The decision to stay open has not been easy.
Honestly, we’ve been under a lot of pressure from different groups to close our doors. Being on the outskirts, we aren’t subject to the same mandates as others, but we chose to lockdown and go virtual with the rest of the city earlier this summer. It seemed like the sensible, responsible thing to do. And, like everyone, we thought it would be merely two or three weeks to “flatten the curve.”
When our first Sabbath Zoom got thousands of views, it confirmed that we were doing the right thing. I’d like to think it was a really good sermon, but it was more a reflection of the national hunger for spiritual food. Covid-19 has been surprisingly good for virtual church attendance.
Or it was.
All pastors are worried about the influence of Zoom on church life. On one hand, it allows churches to reach many more people, and a special niche the church otherwise hadn’t been reaching. But it also breaks a person’s habit of going to church.
What happens when we open the doors again? Will people come back? Of course, it’s nice to watch the service when it’s convenient, in your pajamas. But there’s something intangible that’s missing when we aren’t “face-to-face.” We are spiritually stronger together, and religion is not a solitary act. God commands us to love Him and love people. If we truly know God, we love God; and if we truly love God, it will overflow into loving people. We were made to fully connect with God and man. Something is lost when that connection is virtual.
When New Creation began a hybrid approach of meeting in-person and on Zoom, we took out the hugging part of our Family Focus (much to the relief of some introverts!), which is a unique part of New Creation’s culture and reputation. So for you huggers, know that this wasn’t an easy decision. It was a huge disappointment to cancel our Easter program; and the drive-in Easter morning church (on possibly the coldest day of spring) wasn’t quite the same. The first Sabbath back, we spread out our seating, took precautions with the snacks and beverages, and offered free masks at the door. We encouraged the vulnerable to watch from home. We felt that it’s important to protect each other, at least as much as it’s important to worship.
“How” we worship has created some division. In some ways, our biggest fear has come true. Pastor Mike and the board worried most about how to remain open, continue to minister to those online, and make sure both groups feel neither put down nor put out for their convictions. In such a contentious season where everything is weighed politically, some people feel hurt on all sides. Ironically, there are no “sides.” Only one family trying to maneuver a difficult time.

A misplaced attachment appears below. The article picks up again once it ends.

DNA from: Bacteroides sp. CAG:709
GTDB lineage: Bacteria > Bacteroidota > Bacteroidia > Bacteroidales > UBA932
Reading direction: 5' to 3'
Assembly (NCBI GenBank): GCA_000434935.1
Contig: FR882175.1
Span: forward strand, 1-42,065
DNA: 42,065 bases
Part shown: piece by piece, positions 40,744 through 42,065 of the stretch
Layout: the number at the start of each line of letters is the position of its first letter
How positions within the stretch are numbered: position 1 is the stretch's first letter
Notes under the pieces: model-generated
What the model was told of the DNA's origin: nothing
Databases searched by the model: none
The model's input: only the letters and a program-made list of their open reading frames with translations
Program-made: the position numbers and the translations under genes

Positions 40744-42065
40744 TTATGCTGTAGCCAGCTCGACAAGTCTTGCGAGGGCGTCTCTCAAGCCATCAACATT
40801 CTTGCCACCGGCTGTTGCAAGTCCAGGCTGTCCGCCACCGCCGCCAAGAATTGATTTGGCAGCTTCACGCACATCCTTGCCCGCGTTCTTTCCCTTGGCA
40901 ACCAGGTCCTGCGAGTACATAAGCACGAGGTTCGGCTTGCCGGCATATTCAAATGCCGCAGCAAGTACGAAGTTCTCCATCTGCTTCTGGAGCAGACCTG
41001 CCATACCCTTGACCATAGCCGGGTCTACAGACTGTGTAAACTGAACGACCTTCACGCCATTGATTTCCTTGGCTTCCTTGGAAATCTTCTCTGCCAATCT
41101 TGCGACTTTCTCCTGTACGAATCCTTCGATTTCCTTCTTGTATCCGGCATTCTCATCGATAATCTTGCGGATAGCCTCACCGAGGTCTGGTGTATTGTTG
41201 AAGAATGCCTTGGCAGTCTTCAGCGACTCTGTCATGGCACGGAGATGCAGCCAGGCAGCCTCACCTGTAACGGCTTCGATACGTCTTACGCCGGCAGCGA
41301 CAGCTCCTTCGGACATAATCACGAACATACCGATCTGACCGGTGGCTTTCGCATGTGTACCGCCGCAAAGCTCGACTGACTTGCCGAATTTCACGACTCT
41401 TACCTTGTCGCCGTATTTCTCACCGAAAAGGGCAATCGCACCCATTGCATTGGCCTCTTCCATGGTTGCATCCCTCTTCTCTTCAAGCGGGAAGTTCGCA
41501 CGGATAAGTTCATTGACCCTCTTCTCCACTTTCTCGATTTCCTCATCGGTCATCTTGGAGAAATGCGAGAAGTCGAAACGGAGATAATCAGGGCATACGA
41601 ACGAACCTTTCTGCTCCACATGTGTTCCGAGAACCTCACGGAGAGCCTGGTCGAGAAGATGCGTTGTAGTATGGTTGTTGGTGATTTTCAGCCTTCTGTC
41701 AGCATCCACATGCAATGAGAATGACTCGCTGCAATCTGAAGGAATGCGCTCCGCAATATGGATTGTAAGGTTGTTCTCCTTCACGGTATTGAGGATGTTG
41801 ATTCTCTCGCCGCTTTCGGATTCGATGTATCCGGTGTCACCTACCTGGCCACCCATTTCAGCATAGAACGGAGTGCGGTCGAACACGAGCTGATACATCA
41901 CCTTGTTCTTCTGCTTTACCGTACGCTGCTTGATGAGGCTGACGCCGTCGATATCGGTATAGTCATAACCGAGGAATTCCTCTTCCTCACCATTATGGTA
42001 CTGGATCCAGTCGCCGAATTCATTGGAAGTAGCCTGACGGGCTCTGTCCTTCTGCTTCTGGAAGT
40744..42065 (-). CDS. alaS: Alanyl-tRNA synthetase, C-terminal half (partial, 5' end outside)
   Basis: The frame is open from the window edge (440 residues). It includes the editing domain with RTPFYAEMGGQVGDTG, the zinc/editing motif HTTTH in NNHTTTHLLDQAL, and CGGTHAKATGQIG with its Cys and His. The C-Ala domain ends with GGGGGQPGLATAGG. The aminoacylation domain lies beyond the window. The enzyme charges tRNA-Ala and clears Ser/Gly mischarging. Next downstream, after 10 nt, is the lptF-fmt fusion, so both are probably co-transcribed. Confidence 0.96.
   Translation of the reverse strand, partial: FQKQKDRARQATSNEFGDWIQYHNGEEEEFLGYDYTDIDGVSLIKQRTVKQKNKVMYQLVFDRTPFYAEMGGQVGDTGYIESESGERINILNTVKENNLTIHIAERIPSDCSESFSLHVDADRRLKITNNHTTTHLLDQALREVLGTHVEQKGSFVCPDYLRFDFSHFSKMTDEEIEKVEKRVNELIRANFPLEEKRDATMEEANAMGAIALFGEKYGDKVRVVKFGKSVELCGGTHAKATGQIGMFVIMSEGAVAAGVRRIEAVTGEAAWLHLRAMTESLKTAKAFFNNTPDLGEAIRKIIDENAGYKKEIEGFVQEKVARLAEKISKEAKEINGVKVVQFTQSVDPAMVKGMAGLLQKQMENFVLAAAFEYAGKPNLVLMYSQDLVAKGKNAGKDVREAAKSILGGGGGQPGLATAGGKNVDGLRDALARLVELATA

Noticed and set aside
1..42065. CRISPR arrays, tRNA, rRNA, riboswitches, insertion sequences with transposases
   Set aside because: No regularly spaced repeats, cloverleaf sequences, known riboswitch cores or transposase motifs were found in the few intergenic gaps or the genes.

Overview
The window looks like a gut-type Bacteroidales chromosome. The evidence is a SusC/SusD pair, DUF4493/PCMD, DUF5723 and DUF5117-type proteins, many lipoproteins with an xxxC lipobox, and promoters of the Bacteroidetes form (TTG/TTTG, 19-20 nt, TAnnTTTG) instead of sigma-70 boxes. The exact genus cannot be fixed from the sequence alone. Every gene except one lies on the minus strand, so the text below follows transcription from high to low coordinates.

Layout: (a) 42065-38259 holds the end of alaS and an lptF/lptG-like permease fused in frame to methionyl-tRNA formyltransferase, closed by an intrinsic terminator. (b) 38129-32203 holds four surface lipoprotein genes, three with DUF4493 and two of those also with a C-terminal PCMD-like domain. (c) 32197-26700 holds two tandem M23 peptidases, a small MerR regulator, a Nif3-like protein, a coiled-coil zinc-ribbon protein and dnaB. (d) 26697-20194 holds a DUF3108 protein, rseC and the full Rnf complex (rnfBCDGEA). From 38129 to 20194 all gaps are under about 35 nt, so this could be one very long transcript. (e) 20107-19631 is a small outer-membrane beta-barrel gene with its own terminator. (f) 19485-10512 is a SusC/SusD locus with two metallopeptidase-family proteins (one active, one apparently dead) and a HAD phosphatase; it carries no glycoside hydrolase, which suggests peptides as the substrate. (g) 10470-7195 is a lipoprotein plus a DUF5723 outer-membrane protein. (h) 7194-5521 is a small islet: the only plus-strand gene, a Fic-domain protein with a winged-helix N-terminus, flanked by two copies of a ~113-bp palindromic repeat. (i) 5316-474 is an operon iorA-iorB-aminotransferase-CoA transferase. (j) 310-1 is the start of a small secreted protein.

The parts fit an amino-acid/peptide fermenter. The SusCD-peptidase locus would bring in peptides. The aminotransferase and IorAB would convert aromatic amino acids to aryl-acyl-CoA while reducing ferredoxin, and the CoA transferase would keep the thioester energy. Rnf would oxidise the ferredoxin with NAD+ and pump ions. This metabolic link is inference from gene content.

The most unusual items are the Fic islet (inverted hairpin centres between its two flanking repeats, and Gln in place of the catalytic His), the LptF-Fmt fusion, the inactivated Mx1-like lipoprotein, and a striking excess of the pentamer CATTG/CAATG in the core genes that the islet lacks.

I know some people come to New Creation because we don’t enforce mask-wearing, and some stay away exactly because we don’t. I’m saddened that anyone would discourage or shame people for attending any church because of the whole mask issue. They say, “because Science!” I would say, “Agreed. And because God.”
It reminds me of the story of Daniel, when King Darius mandated that people could pray to no other god but Darius. Daniel could have prayed at home with his drapes shut. Instead he prayed in the window for all to see. I can imagine that many of his fellow Jews were angry, fearing that repercussions for his disobedience would fall on them as well. He alone was thrown into the lions’ den; but he stood up for God, and God stood up for him. God used the situation to tell Darius – and the world – that God’s laws supersede our own.
It’s a complicated situation, because I would never advocate that we endanger anyone. We’ve lost wonderful people this year to Covid. And cancer. And loneliness. But if we trust a piece of cloth more than we trust God; if we don’t say that church is essential in word or in action, what are we telling the world? There is something much bigger going on around the world than a pandemic. Lines are being drawn.
Early in the pandemic, in a March article for Foreign Policy, researcher Lyman Stone anticipated the church shutdowns. He pointed out that
During plague periods in the Roman Empire, Christians made a name for themselves. Historians have suggested that the terrible Antonine Plague of the 2nd century, which might have killed off a quarter of the Roman Empire, led to the spread of Christianity, as Christians cared for the sick and offered a spiritual model whereby plagues were not the work of angry and capricious deities but the product of a broken Creation in revolt against a loving God.
And it happened throughout many other historic plagues: Caring for each other led to conversion. Still, Stone stresses, being “in the world” but not fearful of the world doesn’t mean we’re exempt from protecting ourselves and others. Part of that caring includes doing what we can to stay healthy —and trusting God for everything else outside our control.
There is no Biblical mandate to worship God in a building. The Body of Christ is made up of individuals. Even so, I would argue that “how” we worship is just as important as the why. Do we hide inside our houses or do we go to the house of God to show the world in Whom we trust?
Staying open is what New Creation Community chooses to do. It doesn’t mean it’s right for everybody in every situation. I think it’s important to be up front about how we made our decisions. We aren’t trying to be contrary or political or irresponsible. We are trying to accommodate all levels of faith so that we can grow together.
Join us online or in-person this Sabbath. You are welcome here!